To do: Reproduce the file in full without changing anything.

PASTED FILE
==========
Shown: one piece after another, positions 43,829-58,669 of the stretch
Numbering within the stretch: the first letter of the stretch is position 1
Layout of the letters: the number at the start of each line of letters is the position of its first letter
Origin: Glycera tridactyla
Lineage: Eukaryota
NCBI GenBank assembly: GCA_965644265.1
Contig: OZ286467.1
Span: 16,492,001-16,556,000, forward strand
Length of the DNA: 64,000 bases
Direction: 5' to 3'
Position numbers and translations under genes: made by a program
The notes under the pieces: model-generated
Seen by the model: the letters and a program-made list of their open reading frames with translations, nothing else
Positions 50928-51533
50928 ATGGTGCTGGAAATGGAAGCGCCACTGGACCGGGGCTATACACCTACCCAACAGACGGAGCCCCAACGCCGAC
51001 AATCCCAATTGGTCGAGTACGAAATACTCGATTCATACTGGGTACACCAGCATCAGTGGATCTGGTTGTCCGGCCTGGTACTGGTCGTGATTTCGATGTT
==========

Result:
Shown: one piece after another, positions 43,829-58,669 of the stretch
Numbering within the stretch: the first letter of the stretch is position 1
Layout of the letters: the number at the start of each line of letters is the position of its first letter
Origin: Glycera tridactyla
Lineage: Eukaryota
NCBI GenBank assembly: GCA_965644265.1
Contig: OZ286467.1
Span: 16,492,001-16,556,000, forward strand
Length of the DNA: 64,000 bases
Direction: 5' to 3'
Position numbers and translations under genes: made by a program
The notes under the pieces: model-generated
Seen by the model: the letters and a program-made list of their open reading frames with translations, nothing else
Positions 50928-51533
50928 ATGGTGCTGGAAATGGAAGCGCCACTGGACCGGGGCTATACACCTACCCAACAGACGGAGCCCCAACGCCGAC
51001 AATCCCAATTGGTCGAGTACGAAATACTCGATTCATACTGGGTACACCAGCATCAGTGGATCTGGTTGTCCGGCCTGGTACTGGTCGTGATTTCGATGTT